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La Niña fades as El Niño returns to neutral, reports Australian Bureau of Meteorology (Bom)

La Niña Alert ENSO

MELBOURNE, Australia – The ENSO Outlook of the Bureau of Meteorology of the Australian Government has moved from LA NIÑA to INACTIVE as most El Niño–Southern Oscillation (ENSO) indicators have now returned to neutral levels. Climate model outlooks suggest the Pacific will remain at neutral ENSO levels at least until the winter. Tropical Pacific Ocean sea surface temperatures have persisted at ENSO-neutral values for several weeks.

Below the surface, much of the tropical Pacific is now at near average temperatures. Atmospheric indicators are also generally at neutral ENSO levels. The Southern Oscillation Index (SOI) is close to zero, while trade winds are currently being enhanced by the Madden–Julian Oscillation (MJO). Only cloudiness near the Date Line continues to show a weak La Niña-like signature.

These changes are consistent with climate model outlooks, which have indicated a return to ENSO neutral during the southern hemisphere autumn, with little indication of a return to La Niña patterns in the coming months. A return to ENSO neutral conditions in autumn is also typical of the life cycle of ENSO events. All models indicate ENSO will remain neutral until at least the end of the southern winter.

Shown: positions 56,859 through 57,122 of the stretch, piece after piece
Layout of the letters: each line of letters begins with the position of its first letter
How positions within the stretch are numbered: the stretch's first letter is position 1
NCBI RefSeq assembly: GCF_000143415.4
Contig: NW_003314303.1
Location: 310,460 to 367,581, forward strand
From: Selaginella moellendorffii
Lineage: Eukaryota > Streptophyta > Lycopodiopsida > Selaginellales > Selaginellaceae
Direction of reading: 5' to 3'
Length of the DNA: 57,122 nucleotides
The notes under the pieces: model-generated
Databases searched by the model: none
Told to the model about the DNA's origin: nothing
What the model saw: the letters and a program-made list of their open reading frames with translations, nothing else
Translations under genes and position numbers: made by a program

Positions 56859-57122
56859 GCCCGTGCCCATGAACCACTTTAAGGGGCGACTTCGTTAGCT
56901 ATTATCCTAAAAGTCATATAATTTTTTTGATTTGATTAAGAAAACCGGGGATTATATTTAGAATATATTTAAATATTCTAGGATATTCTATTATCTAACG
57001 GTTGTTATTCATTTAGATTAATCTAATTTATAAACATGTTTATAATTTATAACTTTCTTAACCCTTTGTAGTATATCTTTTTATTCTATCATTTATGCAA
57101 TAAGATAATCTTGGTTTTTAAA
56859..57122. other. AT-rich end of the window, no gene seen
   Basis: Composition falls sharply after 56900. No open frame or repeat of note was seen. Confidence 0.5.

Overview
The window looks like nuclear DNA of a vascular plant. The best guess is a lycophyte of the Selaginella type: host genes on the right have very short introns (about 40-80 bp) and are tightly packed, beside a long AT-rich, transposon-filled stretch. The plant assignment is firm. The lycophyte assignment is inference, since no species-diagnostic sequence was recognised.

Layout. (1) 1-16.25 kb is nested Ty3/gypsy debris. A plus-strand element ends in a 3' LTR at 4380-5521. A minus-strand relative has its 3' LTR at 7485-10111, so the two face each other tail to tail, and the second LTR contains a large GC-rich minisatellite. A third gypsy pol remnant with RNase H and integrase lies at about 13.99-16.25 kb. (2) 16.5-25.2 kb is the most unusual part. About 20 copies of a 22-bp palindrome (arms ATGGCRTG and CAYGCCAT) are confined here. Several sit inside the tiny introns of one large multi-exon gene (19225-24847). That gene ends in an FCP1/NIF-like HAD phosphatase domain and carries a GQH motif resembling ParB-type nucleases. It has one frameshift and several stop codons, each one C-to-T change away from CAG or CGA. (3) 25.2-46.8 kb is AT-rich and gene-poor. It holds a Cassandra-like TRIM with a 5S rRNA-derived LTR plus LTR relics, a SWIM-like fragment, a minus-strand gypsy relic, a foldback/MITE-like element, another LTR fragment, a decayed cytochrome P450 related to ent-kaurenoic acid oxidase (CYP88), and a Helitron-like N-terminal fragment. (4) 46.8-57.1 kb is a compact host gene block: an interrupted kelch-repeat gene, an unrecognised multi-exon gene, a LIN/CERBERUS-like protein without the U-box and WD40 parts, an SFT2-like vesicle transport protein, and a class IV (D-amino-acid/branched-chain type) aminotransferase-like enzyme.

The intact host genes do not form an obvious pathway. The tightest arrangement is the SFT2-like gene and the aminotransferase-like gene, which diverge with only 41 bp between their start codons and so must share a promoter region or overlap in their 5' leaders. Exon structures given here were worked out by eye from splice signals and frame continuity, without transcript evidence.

The Madden–Julian Oscillation (MJO) is currently the strongest climate driver influencing Australia. The MJO has moved into the Australian region at moderate strength and is expected to bring increased cloudiness and rainfall to far northern Australia and the broader Maritime Continent over the next week or two. This also brings an increased risk of tropical low/cyclone activity.

The Southern Annular Mode (SAM) is currently neutral and expected to remain neutral for the coming fortnight. A neutral SAM has little influence on Australian rainfall.

The Indian Ocean Dipole (IOD) is also neutral. The IOD typically has little influence on Australian climate from December to April.

Climate change continues to influence Australian and global climate. Australia’s climate has warmed by 1.44 ± 0.24 °C over 1910–2019, while recent decades have seen increased rainfall across northern Australia during the northern wet season (October–April), with more high-intensity, short-duration rainfall events. Southern Australia has seen a reduction of 10–20% in cool season (April–October) rainfall in recent decades.